Getting your business off the ground can be an extremely difficult proposition, especially if you are working another job. So be ready for the rigors of business ownership. Make sure that you have the dedication and energy to push through the hard times. Entrepreneurship is not for the faint of heart, but this is also one of the reasons why it can be so rewarding.

1. Not Outlining the Specifics of a Job Before You Begin

When you provide a service rather than a physical product, it’s important to be clear about the scope and parameters of what you will provide to customers, otherwise they could easily misinterpret the situation. For example, if you have been hired to repaint a brand new house, you know you won’t have to do a lot of prep work because the building is new. But unless you’re clear about this from the beginning, the customer may start to wonder about the quality of work if they don’t see you prep the entire house. Make sure the customer understands the scope of the work you’re offering by including plenty of details in the estimate or bid. You can email clients an estimate by using this free customizable estimate template.

2. Being Vague About Project Costs and Timeline

It’s important to be specific about how much time it will take to complete a project, and how much you will charge for the work. Not doing so can hurt your business in two ways. First, you need to have a thorough understanding of what it will cost you in time before you can give an accurate bid. In addition, if you don’t tell customers in advance how much your services cost, it can create bad feelings if the bill is more than they expect. Imagine the house painter above told customers he would charge them by the hour, but didn’t estimate the number of hours the job would take. If the customer agreed, thinking it was likely a two-day job, but it took four days, the customer would likely be unhappy — and possibly publish negative online reviews of the business.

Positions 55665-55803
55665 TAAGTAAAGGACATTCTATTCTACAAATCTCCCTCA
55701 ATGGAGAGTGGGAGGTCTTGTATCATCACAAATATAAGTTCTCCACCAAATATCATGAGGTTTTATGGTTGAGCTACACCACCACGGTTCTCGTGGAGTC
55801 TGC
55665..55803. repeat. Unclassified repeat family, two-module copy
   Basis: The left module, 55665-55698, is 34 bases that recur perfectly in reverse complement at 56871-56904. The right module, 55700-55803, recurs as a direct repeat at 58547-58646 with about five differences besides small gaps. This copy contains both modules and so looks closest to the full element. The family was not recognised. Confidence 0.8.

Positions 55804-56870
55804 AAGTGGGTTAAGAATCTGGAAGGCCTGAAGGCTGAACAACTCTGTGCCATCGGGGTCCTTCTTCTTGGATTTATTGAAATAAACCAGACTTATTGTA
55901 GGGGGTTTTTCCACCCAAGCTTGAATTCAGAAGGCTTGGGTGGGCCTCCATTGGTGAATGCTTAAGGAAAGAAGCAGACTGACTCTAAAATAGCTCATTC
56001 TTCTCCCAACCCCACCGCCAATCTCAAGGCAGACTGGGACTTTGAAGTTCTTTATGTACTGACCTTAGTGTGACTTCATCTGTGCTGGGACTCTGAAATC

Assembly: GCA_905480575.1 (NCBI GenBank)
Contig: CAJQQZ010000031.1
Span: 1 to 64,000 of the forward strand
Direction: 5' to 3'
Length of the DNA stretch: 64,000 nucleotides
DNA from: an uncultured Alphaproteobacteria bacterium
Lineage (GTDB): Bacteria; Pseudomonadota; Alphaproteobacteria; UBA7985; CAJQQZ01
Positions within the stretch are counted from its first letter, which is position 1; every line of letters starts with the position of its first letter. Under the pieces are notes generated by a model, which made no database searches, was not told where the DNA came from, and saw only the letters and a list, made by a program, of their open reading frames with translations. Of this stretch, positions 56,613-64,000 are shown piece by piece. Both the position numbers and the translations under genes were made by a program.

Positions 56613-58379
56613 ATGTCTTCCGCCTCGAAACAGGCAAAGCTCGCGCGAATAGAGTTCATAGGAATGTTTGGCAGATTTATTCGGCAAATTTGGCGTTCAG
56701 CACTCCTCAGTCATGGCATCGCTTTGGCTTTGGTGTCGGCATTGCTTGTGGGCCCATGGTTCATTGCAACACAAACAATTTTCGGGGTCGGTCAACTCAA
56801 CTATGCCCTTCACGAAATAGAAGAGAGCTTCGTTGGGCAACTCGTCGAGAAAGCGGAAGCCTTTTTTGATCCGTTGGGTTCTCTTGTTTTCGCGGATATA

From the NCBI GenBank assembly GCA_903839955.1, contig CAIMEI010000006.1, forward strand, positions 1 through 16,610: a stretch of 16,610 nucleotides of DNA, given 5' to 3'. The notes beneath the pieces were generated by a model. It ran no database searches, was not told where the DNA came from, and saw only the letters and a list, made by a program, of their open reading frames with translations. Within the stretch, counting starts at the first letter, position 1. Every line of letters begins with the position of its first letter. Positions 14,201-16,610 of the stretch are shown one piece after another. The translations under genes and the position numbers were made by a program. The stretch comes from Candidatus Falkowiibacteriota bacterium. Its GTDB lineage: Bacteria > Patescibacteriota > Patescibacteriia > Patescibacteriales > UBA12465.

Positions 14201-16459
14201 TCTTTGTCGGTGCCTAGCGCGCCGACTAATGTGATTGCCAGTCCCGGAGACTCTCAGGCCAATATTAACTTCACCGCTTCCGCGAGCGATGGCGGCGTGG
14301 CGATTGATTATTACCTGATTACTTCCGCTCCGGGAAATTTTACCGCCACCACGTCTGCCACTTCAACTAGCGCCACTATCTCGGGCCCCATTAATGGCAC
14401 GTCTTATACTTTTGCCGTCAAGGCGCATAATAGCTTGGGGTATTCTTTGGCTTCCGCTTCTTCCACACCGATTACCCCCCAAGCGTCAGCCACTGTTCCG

3. Not Having Customers Sign a Contract Before You Begin Work

It benefits both you and your customers to ensure that all legalities of the project are stated upfront, and that customers sign a contract indicating that they understand the terms. The contract should include the obvious, such as price, timelines, and how payment is to be made, as well as other details. For example, what happens if the customer changes the parameters of the project halfway through the job? How will you settle a dispute should one arise? What happens if the customer cancels the job after you’ve purchased the materials for it? If you don’t already have a service contract that’s legal in your state, Rocket Lawyer offers your first one for free.

4. Beginning Work Without a Deposit

It’s wise to ask customers for a deposit or partial payment when operating a service business. This helps pay for the materials you’ll need to complete the job, and will go a long way in keeping you from getting stiffed by clients. The amount you ask for is typically based on how long the project will last. For instance, if it’s a short-term project of a week or less, asking for 50 percent upfront, and the remaining balance after you’ve completed the job is standard. For a project expected to last a few weeks, ask for 25 percent upfront, 25 percent halfway through, and the remaining balance when the job is complete. If the project is scheduled to take longer than a month, you can ask for 25 percent upfront, two milestones of 25 percent each, and the final balance when the project is completed. If the customer fails to meet a payment milestone, the work should be put on hold until the payment is made.

5. Allowing Customers to Micromanage Projects

One of the quickest ways projects can go awry is if you let customers dictate the specifics of how you should do the job. Customers hire you because you have expertise they lack, and they are willing to pay you for it. But some customers still want to micromanage their service providers — and those jobs typically don’t end well. For example, our painter is trained and knows the best type of paint to use for the house. But if he allows the client to dictate the paint type, the job may not turn out as well as it would have had he been in charge.

Running a service business can be deeply satisfying because you’re doing work for customers with that they can’t do themselves. But to have a successful and profitable business, you’ll have to set up some smart business practices and avoid the mistakes described here.